The Rebirth of Venus
by Linda Proud
Reviewed by Margaret Donsbach
The final volume in the Botticelli trilogy, The Rebirth of Venus is the largest and deepest. The Renaissance was far more than art, scientific discovery and religious protest. Behind all these lay the rediscovery of pagan Greek philosophy and a flowering of independent thought the Church could not suppress. Even some clerics embraced the new learning - but it also had powerful enemies.
The year 1505 finds Tommaso de' Maffei (a rare fictional character in a novel rich with historical figures) in chilly London, where he has fled after Florence became too hot for safety. His obstinate students exasperate him, and he is still mired in grief years after his wife's death. His beloved philosophy has become a mental exercise, a passionate intellectual escape rather than a guiding light. When Erasmus asks him to set down his memories of Pico della Mirandola, a brilliant but reckless young philosopher who died before reaching his full promise, Tommaso's memory circles back to Florence in 1482. He is in Sandro Botticelli's workshop amid a crowd of friends, patrons and uninvited, rowdy children for the unveiling of a new masterpiece, a nude Venus "rising from the sea and wafting to shore on a shell."
If Botticelli has reached the pinnacle of his greatness, Florence is past hers. Lorenzo de' Medici is plagued by gout. The poor crowd the city while Lorenzo's heir lives in a magnificent new villa ten miles to the north. Savonarola has arrived, a "young Dominican friar, his chin blue with stubble, his eyes black under the cowl, his face overshadowed by a great hooked nose." On first acquaintance, Tommaso finds Savonarola's gentle, enigmatic piety both consoling and unsettling. But the Dominican's rise to power is fueled by more than his gentle sympathy for troubled souls. His preaching can change in an instant from compassion to wild-eyed fury: "Florence!" he thunders, "You will be scourged!"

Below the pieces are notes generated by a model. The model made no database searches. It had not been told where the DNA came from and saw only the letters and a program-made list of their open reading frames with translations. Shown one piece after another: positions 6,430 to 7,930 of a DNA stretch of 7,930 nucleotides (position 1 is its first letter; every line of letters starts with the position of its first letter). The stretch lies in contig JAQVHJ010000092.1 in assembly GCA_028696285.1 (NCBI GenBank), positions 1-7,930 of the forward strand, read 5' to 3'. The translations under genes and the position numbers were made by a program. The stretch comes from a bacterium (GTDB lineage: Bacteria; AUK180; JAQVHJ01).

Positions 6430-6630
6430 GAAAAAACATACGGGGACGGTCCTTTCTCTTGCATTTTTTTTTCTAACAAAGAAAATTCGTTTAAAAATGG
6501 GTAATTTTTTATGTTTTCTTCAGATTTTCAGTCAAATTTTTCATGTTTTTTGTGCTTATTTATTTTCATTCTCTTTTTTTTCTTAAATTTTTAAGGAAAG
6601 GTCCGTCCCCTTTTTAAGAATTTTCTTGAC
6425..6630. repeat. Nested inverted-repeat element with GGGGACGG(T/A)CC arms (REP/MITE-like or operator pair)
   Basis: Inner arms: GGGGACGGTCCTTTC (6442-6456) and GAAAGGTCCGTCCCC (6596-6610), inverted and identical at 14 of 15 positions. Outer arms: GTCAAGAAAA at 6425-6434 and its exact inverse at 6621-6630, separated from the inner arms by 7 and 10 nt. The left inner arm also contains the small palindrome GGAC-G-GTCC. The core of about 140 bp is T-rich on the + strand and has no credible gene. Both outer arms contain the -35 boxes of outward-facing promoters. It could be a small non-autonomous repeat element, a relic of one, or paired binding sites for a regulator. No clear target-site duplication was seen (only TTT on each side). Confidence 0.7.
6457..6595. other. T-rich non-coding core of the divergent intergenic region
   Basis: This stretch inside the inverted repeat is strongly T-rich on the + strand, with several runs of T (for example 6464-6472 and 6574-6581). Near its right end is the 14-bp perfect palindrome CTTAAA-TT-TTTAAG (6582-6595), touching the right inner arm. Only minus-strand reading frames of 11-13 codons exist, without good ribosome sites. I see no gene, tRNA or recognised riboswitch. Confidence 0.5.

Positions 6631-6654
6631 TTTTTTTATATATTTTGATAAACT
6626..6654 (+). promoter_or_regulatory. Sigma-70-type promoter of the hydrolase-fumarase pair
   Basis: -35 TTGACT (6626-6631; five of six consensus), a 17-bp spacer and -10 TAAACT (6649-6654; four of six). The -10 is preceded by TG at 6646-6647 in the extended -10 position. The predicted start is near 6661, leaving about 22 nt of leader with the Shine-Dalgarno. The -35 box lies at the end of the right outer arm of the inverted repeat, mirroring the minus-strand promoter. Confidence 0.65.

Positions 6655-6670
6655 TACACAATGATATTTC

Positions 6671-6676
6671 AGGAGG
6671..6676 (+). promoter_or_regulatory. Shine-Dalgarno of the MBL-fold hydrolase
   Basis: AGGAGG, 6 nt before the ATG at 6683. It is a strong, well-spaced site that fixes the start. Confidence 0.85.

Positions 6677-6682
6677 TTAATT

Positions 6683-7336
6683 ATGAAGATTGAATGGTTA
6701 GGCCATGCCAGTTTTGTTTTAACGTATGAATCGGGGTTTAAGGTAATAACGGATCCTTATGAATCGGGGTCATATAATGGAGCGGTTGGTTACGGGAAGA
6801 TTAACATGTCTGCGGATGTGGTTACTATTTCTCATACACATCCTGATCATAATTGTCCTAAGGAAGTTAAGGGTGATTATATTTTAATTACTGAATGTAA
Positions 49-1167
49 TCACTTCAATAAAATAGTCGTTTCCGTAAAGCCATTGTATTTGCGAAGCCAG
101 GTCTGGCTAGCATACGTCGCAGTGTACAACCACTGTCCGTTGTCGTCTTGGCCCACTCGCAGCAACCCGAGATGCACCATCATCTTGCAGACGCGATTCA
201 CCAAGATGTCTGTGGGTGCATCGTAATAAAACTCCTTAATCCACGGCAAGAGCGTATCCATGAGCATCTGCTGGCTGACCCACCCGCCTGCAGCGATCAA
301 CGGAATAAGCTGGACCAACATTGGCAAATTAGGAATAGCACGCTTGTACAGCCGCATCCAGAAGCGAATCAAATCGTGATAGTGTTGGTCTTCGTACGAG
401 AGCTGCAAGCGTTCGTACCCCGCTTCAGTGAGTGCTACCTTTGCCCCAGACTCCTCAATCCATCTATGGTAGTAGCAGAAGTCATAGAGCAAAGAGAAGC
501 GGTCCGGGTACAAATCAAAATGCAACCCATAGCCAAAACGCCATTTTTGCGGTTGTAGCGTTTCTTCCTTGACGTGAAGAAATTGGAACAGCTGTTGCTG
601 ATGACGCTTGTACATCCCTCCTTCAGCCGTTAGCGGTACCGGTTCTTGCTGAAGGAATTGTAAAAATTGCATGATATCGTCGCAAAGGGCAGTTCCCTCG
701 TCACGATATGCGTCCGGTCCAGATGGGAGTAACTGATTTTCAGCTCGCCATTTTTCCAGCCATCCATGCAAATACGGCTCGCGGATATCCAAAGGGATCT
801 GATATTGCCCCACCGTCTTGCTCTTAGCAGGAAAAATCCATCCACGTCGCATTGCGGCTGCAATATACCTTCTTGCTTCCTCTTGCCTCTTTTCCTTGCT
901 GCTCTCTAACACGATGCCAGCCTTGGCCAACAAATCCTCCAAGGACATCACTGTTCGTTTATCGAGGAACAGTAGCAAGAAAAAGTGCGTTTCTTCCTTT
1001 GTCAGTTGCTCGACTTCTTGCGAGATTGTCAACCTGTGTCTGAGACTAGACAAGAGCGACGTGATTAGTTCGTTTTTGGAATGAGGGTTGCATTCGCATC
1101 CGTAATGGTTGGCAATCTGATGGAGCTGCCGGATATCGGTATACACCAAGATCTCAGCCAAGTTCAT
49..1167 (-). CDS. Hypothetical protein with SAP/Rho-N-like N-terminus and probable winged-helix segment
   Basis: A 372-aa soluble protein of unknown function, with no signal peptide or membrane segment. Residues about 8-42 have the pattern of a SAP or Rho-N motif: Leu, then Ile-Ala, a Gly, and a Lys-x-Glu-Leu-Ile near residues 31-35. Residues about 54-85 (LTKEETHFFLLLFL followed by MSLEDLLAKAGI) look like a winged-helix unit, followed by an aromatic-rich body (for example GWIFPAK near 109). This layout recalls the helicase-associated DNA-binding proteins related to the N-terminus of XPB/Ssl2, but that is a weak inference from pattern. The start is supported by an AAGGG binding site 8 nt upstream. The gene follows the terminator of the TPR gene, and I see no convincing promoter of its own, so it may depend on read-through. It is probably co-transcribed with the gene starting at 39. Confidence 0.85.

Although the reckless, charismatic Pico may be the excuse for the story, it revolves around the mystery of Savonarola: Is he mad, divinely inspired, evil? The Rebirth of Venus offers no pat answers. Like the philosophy at its heart, it draws readers into the quest for a deeper, truer wisdom. (2008; 564 pages, including eight pages of Historical Notes)
More about The Rebirth of Venus at Amazon.com or Godstow Press
Other novels set in Renaissance Florence:
The Birth of Venus by Sarah Dunant (2004), about a young woman fascinated by the artist her father hires to paint a fresco in the chapel of his palazzo during Savonarola's rise. More info
Romola by George Eliot (originally published as a serial, 1862-63), about the spiritual awakening of an unhappily married woman during the time of Savonarola. More info
Rogue Angel by Carol Damioli (1994), about Fra Filippo Lippi, the fifteenth-century Florentine monk and artist who fathered Filippino Lippi, a character in The Rebirth of Venus. More info
Nonfiction relating to Pico della Mirandola and Savonarola:
Oration on the Dignity of Man by Pico della Mirandola (1486), Pico's introduction to his 900 theses dealing with religion, philosophy, science and magic. More info
Scourge and Fire: Savonarola and Renaissance Italy by Lauro Martines (2006). More info
The Triumph of the Cross by Fra Girolamo Savonarola (1496). More info
Pico della Mirandola by Richard Hooker at the Washington State University website
Girolamo Savonarola at The History Guide website
Back to Novels of the Renaissance
Back to Directory of Book Reviews